The first camp defined the priority as genuine sovereignty through which would emerge a strong state capable of carrying out Christian demands. Aoun’s camp, by contrast, argued that its ties to a powerful actor, flexible on all issues other than its armed status, was the optimal way to address the community’s immediate and vital concerns. It also claimed that the emergence of an unchallenged Christian leader (read: Aoun as president) would allow a complete overhaul of the political system.
The tug of war between the two principal Christian camps is hardly over. Much will depend on the 2009 parliamentary elections which will be a test of their respective power and determine the country’s next government. In that sense, the Christian electorate – whose political preferences are by far the least predictable of all – will play a decisive role. Assuming it can play its role deftly, it will be in a position to promote policies it has long advocated. More importantly, it will be in a position to ensure that the country’s political conflicts are resolved within and not in spite of its institutions – through ballots rather than bullets. After one full-blown civil war and another near-miss, that would be no small achievement.
Failed Responsibility: Iraqi Refugees in Syria, Jordan and Lebanon, Middle East Report N°77, 10 July 2008
A refugee crisis was feared before the coalition invasion of Iraq in 2003, but it came later than anticipated, and on a greater scale. It started not because of the military action, but two years later, when American efforts to rebuild the country faltered, …. While the security situation in Iraq shows progress, the refugee crisis will endure for some time and could worsen if that progress proves fleeting.
… Host countries must provide adequate services and protection. But donor countries and Iraq bear the greater responsibility to assist both the refugees and the host countries…..
While initially welcoming of their Iraqi brethren, Syria and Jordan soon began placing tough restrictions on refugee entry. Moreover, by either design or default, they provided few basic services and opportunities for employment, adequate health care or children’s education. Despite some overt signs of refugee opulence, notably in Amman – stirring envy and resentment among the local population – the result has been growing pauperisation of Iraqis, whose savings are being depleted, while alternative sources of income, whether from local employment or family remittances, are likely to dry up. With little to lose and nothing to look forward to, refugees could become radicalised and more violent; crime, which already has reached worrying levels in host countries, could rise. The principal host countries, whose socio-economic capacities are being stretched, will bear an increasingly costly burden; this, in turn, could exacerbate tensions between host and refugee populations.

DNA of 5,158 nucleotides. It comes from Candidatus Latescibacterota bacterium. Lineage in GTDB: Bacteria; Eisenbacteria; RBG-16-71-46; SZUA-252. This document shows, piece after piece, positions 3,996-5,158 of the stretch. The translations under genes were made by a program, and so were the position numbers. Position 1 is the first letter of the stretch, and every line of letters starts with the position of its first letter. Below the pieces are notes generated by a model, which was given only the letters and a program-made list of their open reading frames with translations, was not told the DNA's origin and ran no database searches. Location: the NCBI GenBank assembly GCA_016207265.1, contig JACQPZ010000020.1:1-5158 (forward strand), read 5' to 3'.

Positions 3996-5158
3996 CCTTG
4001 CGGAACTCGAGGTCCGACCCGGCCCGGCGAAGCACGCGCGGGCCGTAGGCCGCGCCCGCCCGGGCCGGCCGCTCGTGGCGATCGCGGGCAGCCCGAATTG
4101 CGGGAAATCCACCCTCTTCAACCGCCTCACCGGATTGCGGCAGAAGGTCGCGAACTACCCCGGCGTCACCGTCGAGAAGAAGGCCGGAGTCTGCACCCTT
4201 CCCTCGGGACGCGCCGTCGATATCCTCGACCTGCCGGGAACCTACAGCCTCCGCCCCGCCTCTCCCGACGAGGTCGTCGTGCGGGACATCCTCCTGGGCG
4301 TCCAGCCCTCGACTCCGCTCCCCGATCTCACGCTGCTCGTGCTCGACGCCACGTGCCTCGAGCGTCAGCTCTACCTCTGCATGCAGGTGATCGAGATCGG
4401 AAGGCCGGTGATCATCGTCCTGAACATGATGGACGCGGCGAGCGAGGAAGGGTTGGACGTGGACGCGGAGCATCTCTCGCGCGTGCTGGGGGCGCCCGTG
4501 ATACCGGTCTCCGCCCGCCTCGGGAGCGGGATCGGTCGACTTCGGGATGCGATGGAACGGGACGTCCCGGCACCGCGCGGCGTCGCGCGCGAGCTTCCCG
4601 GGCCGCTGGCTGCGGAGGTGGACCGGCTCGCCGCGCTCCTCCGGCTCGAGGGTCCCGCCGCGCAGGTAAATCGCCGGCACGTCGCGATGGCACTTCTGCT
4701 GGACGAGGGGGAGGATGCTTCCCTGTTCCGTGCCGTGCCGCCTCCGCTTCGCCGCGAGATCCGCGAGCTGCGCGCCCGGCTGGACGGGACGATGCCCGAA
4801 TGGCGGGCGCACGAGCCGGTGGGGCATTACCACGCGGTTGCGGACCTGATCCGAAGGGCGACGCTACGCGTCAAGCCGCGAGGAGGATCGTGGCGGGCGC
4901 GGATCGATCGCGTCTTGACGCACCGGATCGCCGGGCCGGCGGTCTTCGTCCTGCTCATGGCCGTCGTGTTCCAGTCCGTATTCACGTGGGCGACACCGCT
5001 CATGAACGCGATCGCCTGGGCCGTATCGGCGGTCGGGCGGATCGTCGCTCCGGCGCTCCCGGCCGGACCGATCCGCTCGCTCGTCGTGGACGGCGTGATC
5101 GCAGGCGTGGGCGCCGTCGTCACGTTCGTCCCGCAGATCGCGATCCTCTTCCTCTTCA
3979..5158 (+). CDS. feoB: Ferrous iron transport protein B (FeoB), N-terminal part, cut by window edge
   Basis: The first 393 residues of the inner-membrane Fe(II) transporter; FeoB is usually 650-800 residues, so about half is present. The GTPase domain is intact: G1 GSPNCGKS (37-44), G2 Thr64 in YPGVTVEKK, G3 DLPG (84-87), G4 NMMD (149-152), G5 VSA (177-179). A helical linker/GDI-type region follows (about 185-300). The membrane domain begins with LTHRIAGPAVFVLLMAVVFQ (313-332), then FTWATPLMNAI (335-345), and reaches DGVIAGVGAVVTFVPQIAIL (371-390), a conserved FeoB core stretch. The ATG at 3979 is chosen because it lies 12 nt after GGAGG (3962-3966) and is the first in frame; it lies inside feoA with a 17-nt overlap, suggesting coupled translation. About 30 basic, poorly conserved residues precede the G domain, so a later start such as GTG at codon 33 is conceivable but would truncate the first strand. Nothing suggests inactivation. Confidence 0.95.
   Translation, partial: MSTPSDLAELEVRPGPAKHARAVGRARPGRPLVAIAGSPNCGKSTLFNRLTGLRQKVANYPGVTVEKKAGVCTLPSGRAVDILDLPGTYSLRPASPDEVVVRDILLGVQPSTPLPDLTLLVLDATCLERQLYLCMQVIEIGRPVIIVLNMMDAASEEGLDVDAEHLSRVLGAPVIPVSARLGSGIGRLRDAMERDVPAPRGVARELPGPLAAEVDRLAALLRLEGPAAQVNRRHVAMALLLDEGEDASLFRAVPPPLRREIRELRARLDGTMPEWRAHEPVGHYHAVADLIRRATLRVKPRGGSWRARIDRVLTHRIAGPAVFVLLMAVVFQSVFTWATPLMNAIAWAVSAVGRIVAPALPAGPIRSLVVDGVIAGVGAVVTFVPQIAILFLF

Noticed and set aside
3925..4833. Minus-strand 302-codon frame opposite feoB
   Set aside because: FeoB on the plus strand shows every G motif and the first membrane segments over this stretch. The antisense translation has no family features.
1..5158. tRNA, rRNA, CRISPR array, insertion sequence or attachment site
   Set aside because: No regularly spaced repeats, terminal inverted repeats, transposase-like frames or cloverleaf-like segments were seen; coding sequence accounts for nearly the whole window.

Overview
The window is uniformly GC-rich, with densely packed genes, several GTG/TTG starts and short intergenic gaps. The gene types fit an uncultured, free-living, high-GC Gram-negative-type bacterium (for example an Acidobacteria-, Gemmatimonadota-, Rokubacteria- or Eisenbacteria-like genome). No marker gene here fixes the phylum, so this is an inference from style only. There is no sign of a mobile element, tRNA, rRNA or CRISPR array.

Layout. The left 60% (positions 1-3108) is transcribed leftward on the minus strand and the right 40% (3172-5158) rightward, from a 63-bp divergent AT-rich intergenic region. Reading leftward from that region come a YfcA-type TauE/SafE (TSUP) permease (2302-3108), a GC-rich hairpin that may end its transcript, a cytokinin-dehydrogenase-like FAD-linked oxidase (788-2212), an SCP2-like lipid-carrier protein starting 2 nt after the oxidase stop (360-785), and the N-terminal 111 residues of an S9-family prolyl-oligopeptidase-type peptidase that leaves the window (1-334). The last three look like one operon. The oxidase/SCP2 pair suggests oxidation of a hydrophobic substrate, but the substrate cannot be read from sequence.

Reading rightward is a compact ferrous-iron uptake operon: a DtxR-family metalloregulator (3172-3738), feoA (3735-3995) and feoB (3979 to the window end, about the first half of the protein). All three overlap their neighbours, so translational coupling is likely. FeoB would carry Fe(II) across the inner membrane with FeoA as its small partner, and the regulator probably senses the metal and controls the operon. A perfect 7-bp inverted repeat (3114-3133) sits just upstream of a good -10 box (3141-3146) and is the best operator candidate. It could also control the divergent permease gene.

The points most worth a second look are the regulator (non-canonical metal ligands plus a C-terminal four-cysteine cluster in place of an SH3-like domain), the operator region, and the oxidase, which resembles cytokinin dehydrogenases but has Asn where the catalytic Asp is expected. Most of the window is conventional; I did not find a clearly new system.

If Jordan, Syria and Lebanon can be faulted for unfriendly treatment of refugees at border crossings and lukewarm assistance once they have entered, they should, nonetheless, be credited for having agreed to receive so many Iraqis in the first place and allowing them to stay at great cost to their own societies. By contrast, it is difficult to give the Iraqi government any credit at all. Flush with oil money, it has been conspicuously ungenerous toward its citizens stranded abroad. No doubt there are senior former regime figures among the refugees, but this does not excuse callous neglect of overwhelmingly non-political people who loyally served Iraq rather than any particular regime.
The approach of the international community, especially states that have participated in Iraq’s occupation, has been equally troubling. Western nations have been happy to let host countries cope with the refugee challenge, less than generous in their financial support, and outright resistant to the notion of resettlement in their midst. Although it has contributed more than most, the U.S., whose policies unleashed the chaos that spawned the outflow, has clearly failed in its own responsibilities: downplaying the issue, providing far less assistance to host countries than needed and admitting to its own shores merely a trickle of refugees and only after unprecedented security checks to which asylum seekers from other nations are not subjected…..
…For the vast majority of refugees, returning home is the only viable solution, but that will not happen soon. In the meantime, the international community – especially countries that bear responsibility for the war and the post-war chaos – has an obligation to do more both to assist refugees in host countries and to welcome additional Iraqis on their own soil.
This is a humanitarian tragedy, but it is more than that. Rich in oil, Iraq today is bankrupt in terms of human resources. It will take decades to recover and rebuild. Because most refugees come from what used to be the (largely secular) middle class, their flight has further impoverished Iraq and potentially deprived it of its professional stratum for a decade or more. The period of exile should be used to teach refugees new skills to facilitate their eventual social reintegration and contribution. There is every reason to assist host countries in that endeavour.